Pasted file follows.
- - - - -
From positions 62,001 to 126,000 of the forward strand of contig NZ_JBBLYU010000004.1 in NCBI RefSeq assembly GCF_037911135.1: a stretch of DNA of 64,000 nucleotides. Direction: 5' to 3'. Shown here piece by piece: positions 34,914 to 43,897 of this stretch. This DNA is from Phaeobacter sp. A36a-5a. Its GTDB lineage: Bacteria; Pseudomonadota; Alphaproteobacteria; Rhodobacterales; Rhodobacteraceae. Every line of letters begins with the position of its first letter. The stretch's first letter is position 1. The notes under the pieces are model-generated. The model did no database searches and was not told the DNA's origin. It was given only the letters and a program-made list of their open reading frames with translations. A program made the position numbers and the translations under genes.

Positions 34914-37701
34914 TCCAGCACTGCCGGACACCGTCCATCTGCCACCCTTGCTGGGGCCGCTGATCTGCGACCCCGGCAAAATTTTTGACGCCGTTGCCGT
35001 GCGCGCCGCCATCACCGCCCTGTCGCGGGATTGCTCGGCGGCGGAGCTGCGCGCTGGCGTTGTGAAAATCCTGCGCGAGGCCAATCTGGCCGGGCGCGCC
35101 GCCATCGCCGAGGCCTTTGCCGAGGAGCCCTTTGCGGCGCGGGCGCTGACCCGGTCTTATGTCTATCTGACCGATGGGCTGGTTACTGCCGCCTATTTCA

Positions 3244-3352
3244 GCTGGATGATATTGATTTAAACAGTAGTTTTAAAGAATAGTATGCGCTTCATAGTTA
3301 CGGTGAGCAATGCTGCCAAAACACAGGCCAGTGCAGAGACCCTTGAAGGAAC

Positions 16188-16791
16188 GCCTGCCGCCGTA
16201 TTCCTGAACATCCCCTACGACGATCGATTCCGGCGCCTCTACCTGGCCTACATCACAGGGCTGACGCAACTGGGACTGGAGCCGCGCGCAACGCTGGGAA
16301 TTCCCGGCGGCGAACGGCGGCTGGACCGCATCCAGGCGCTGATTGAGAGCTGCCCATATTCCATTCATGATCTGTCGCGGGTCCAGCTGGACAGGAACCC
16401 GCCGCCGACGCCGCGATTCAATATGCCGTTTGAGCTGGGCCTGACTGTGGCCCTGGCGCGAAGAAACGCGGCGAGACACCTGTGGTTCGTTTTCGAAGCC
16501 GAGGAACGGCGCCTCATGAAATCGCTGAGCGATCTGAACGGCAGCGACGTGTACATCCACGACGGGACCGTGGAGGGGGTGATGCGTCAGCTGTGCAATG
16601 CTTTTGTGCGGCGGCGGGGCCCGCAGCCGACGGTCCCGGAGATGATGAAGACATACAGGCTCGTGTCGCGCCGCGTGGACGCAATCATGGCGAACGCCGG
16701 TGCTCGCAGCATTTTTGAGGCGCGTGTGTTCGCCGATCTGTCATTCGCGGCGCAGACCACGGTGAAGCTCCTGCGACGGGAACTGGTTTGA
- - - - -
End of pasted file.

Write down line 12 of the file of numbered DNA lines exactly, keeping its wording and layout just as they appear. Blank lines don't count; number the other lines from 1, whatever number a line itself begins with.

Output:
16301 TTCCCGGCGGCGAACGGCGGCTGGACCGCATCCAGGCGCTGATTGAGAGCTGCCCATATTCCATTCATGATCTGTCGCGGGTCCAGCTGGACAGGAACCC